4.) Current government check, paycheck with name, address, phone number, or other government document.

Other than these four forms of identification, Ohio Voters may not use any other form of identification to verify identity on Election Day. If a registered poll workers demands you provide any other form of information, they are either lying, or have no idea what they’re talking about.


Wherein lies the controversy is the provision of “free” photo IDs by State Bureau of Motor Vehicles to “eligible” and “indigent” citizens. However, the wording in this legislation is loose and open to broad interpretation and the mere presence of a verification process allows for otherwise eligible voters to have suffrage denied by the state.

Case 3:Summit County

Two days ago I received my usual notice from the board of elections about the upcoming general election. Typically, this is when I get a green or pink card and check a tiny little box as to whether or not I’m going to be able to work in the upcoming election, general or primary, with instructions pertaining to available training sessions prior to the date. This time, I receive no formal card (which is really just a colored index card). Instead, I received a document, on computer paper, with regrets abound, informing me that no full-time positions were available for the upcoming general election (the Presidential Election), but only “part-time seasonal opportunities.”

In order to pull off such a maneuver as gutting some 180 precincts, new precinct lines have been drawn. The average number of voters at each precinct is expected to increase from around 400 to nearly 1,200 voters. Many people, when faced with the lines already encountered, go home and don’t vote. And wouldn’t you know it, under a Republican-controlled state government, including the governor’s office and the majority both state houses, your guess as to which party the lines favor is about as redundant as me wasting the type on this page for you to read it.

Although almost unbelievable, Summit County, the fourth largest county in Ohio, has reduced the number of precincts from 475 to 298. I can tell you personally, that voter turnout, albeit sometimes only 14% as in the case of my precinct’s turnout in the primary in March is still more than most of what the average registered poll worker can already handle. In the November election held last fall (2011), 46 percent of Ohio Voters came out to the polls. There were lines out the door on numerous occasions at my table and the elderly poll workers became so flustered they nearly handed a man, who only deserved to vote provisionally, a regular ballot because he was “intimidating.” Shame on that man for intimidating old ladies if it be so, and shame on the poll workers who took an oath to uphold the Ohio Revised Code for nearly abandoning procedure when the seas got a little rough.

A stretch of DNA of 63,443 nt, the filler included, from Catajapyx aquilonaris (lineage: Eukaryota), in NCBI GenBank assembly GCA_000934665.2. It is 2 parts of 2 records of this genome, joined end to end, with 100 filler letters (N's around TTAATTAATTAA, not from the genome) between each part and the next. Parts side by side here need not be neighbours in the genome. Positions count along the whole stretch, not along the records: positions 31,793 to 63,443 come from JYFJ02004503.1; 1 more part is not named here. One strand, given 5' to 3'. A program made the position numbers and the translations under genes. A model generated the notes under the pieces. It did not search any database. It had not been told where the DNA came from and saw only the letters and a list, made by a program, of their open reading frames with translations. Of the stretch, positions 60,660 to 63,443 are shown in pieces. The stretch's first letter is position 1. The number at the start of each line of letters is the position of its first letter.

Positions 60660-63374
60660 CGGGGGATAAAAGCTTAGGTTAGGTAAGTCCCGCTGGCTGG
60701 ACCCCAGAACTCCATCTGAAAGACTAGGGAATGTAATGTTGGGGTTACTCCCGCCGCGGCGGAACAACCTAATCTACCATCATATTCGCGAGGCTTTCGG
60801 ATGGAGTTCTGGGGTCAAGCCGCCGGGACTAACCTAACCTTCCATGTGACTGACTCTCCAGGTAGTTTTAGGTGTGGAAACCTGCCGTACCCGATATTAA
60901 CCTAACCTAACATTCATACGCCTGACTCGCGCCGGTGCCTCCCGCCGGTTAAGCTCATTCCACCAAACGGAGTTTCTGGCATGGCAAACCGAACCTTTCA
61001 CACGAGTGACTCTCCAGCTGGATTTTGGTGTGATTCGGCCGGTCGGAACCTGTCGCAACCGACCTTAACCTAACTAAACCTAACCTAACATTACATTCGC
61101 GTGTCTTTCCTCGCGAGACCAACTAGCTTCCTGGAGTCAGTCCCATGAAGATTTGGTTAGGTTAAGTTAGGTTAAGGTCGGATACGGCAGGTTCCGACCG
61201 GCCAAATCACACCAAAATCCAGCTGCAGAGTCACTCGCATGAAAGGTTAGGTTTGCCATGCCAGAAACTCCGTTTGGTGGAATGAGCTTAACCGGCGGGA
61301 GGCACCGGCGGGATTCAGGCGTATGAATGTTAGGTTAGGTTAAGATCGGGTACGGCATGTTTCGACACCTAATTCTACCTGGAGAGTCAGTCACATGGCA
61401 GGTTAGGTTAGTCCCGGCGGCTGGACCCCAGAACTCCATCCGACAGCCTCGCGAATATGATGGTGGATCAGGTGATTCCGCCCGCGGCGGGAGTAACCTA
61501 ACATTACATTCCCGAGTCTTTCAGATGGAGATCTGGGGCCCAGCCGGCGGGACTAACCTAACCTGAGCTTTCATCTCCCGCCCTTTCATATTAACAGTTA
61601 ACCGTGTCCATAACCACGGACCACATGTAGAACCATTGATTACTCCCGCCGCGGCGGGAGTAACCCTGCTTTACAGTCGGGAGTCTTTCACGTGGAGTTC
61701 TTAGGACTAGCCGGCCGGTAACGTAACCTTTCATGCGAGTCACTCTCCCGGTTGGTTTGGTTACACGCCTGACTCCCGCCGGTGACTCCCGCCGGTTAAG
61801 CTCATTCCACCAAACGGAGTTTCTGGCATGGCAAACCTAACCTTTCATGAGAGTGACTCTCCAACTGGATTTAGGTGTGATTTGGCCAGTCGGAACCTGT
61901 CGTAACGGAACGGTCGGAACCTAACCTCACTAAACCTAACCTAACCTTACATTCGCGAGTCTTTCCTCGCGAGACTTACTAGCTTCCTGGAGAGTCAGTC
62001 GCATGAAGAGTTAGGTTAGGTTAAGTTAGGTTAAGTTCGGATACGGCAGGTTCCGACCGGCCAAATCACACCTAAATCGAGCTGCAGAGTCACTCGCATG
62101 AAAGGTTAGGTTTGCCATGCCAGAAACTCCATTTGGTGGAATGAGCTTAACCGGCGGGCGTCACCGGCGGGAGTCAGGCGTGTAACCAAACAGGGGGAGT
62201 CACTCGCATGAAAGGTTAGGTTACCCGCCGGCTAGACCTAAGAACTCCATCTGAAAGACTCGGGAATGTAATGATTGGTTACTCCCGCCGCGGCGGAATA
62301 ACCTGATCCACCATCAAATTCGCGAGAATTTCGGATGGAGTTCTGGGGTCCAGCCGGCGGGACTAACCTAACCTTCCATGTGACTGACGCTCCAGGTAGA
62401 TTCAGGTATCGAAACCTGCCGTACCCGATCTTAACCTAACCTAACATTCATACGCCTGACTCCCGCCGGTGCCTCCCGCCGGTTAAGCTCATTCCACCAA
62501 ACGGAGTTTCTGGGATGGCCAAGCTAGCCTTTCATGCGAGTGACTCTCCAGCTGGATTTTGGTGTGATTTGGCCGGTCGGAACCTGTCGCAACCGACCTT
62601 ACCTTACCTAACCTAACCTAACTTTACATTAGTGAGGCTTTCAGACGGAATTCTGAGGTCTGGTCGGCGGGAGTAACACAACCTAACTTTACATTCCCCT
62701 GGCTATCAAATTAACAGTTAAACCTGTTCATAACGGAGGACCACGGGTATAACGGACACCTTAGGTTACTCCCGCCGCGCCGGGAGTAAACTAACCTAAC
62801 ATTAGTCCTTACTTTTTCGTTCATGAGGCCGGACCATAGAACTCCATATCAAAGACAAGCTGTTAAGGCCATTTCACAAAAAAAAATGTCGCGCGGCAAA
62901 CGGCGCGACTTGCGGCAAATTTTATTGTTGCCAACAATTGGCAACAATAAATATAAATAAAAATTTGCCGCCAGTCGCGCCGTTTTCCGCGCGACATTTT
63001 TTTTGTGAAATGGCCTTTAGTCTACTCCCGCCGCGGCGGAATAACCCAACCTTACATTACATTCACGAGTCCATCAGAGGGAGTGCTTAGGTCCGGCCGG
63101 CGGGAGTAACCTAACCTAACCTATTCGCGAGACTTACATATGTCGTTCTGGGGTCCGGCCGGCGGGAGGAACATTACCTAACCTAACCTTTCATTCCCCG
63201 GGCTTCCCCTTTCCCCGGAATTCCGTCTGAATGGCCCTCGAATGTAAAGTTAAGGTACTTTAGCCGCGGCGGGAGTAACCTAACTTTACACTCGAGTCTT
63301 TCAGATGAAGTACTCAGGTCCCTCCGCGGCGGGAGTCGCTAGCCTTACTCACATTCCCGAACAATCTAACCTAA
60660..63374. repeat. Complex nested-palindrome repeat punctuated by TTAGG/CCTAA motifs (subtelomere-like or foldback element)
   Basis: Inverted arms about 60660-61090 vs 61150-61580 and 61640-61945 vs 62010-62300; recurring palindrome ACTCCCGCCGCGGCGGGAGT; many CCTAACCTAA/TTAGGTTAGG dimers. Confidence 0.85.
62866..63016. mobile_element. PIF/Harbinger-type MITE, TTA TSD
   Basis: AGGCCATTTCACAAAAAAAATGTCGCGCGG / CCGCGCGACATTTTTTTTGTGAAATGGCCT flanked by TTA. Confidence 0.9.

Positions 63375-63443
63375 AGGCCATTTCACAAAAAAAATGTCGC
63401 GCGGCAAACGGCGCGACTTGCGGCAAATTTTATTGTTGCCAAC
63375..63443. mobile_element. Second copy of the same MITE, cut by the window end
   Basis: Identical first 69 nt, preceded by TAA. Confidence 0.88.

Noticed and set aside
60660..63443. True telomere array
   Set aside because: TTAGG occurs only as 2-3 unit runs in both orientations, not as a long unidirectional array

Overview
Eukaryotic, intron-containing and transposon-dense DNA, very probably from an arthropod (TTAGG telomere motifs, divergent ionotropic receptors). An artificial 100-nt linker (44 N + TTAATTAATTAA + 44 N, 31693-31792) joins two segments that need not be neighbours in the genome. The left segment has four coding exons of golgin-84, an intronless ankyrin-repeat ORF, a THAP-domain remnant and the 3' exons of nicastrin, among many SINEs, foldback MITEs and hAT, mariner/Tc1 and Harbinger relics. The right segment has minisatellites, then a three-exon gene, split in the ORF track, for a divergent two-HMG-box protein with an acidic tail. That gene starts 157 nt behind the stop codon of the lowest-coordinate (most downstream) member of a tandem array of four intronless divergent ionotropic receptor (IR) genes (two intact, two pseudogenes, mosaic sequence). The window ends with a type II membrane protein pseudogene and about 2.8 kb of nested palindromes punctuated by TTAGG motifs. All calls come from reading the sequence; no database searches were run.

Ohio stands as an all-important battleground for any politician seeking the highest office in the land. Considered by many political analysts to be the most coveted swing-state, Ohio carries 18 electoral votes for the upcoming 2012 Election, down from 22 in 2004. Since the 1996 Presidential Election, no candidate has won by a larger margin than 6%. The average is 3%. Current polls show a tight race, between Mitt Romney and Barack Obama, adding even more tension to an already tense political race.

The saying, as it goes, is: “As Ohio goes, so goes the nation.” But if all we can count on as American citizens, and Ohioans, is blatant and overt racial and electoral discrimination, gerrymandering, and rigging, I sure hope not.

No sympathy for the American Voter…